Punctuate It This Way
Punctuation in writing is an attempt to replace physical movements that accompany conversation with symbols. In conversation we wave our arms to accent a statement, we raise four fingers to add visual emphasis to four points of our comments, we stand up straight to stress the truth of a statement, we lean forward to take the audience into our confidence, we shift from foot to foot to unintentionally reveal our nervousness, we raise our eyebrows to express astonishment, we frown to reveal a disturbing thought, we raise our voice to demonstrate our belief in what we are saying, we soften our voice to get closer attention, we raise the pitch of our voice to reveal concern, we lower the pitch to indicate positiveness, we increase our rate of speech to indicate intensity, we slow our rate to be clearly understood, and we stop occasionally to let a point sink in.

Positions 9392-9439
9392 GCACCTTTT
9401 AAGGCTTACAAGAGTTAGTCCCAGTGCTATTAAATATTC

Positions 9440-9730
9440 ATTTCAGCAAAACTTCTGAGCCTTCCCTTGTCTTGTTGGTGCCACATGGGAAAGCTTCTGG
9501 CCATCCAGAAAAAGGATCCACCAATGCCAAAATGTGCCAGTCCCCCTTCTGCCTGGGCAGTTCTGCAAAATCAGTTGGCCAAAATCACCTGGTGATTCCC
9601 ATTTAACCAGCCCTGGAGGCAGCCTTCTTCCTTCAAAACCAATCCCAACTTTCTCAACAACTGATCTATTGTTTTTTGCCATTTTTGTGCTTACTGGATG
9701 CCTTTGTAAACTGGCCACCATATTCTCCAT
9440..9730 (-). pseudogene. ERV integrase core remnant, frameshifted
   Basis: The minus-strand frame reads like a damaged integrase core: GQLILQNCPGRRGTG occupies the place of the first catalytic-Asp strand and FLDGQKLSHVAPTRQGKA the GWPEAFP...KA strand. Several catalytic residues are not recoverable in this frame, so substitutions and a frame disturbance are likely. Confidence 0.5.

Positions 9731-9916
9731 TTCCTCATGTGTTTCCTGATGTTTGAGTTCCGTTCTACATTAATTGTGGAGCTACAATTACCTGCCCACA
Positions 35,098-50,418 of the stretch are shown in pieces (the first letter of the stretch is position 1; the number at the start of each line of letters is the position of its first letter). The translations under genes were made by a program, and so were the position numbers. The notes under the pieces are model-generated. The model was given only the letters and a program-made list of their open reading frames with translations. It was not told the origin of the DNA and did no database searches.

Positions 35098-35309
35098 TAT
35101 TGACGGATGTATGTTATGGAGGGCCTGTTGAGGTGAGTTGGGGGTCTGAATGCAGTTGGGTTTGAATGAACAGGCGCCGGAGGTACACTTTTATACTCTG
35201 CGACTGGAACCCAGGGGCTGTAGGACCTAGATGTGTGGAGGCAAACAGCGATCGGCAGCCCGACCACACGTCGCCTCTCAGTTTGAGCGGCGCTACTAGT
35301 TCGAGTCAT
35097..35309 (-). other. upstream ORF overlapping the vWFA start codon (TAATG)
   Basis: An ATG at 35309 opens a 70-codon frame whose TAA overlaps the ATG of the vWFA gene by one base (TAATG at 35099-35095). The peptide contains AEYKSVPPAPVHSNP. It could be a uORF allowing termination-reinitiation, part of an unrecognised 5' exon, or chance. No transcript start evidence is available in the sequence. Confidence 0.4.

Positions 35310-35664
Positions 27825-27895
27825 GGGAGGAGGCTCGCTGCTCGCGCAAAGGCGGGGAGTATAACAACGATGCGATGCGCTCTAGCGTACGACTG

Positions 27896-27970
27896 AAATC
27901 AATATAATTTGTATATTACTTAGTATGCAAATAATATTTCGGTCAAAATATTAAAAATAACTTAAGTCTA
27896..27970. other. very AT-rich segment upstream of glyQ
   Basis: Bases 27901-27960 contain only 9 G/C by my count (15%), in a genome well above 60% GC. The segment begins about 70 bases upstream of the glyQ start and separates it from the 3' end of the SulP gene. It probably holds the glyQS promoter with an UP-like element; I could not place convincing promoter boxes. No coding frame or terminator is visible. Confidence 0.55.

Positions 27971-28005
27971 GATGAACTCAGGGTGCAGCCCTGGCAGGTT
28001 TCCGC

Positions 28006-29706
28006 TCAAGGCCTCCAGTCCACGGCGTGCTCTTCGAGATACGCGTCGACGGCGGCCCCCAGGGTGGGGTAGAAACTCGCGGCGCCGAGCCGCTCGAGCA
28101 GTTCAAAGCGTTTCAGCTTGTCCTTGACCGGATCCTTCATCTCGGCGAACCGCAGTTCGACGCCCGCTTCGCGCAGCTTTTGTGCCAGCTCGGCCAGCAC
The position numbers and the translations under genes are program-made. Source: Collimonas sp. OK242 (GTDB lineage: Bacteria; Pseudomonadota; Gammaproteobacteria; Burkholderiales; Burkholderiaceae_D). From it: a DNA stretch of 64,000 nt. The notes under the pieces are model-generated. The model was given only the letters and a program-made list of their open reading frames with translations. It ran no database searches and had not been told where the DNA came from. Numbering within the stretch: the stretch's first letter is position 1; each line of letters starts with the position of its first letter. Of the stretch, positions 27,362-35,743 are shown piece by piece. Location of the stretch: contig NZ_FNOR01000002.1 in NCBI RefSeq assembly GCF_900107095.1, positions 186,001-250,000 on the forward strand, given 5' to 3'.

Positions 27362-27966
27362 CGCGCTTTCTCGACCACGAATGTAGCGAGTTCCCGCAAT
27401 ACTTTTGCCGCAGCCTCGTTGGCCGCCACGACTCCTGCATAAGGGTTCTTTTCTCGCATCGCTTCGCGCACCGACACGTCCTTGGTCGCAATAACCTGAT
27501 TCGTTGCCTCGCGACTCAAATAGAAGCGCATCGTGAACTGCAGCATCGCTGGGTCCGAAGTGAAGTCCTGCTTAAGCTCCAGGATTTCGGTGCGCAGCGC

It is difficult to imagine a few small marks between printed words—the period, comma, semicolon, colon, exclamation point, hyphen, capital letter, dash, quotation mark, apostrophe, parenthesis, bracket, italic and virgule (slash)— conveying the effects of all these physical movements, but that is what the writer is up against. And that is why punctuation is important.
Why Use Punctuation?
Here are two illustrations, one of missing and one of misplaced punctuation: At one time I worked as a billing clerk in a branch of a multinational truck trailer manufacturer. The billing policy was that the longer the description of repair work, the easier it would be to explain our high charges to our customers.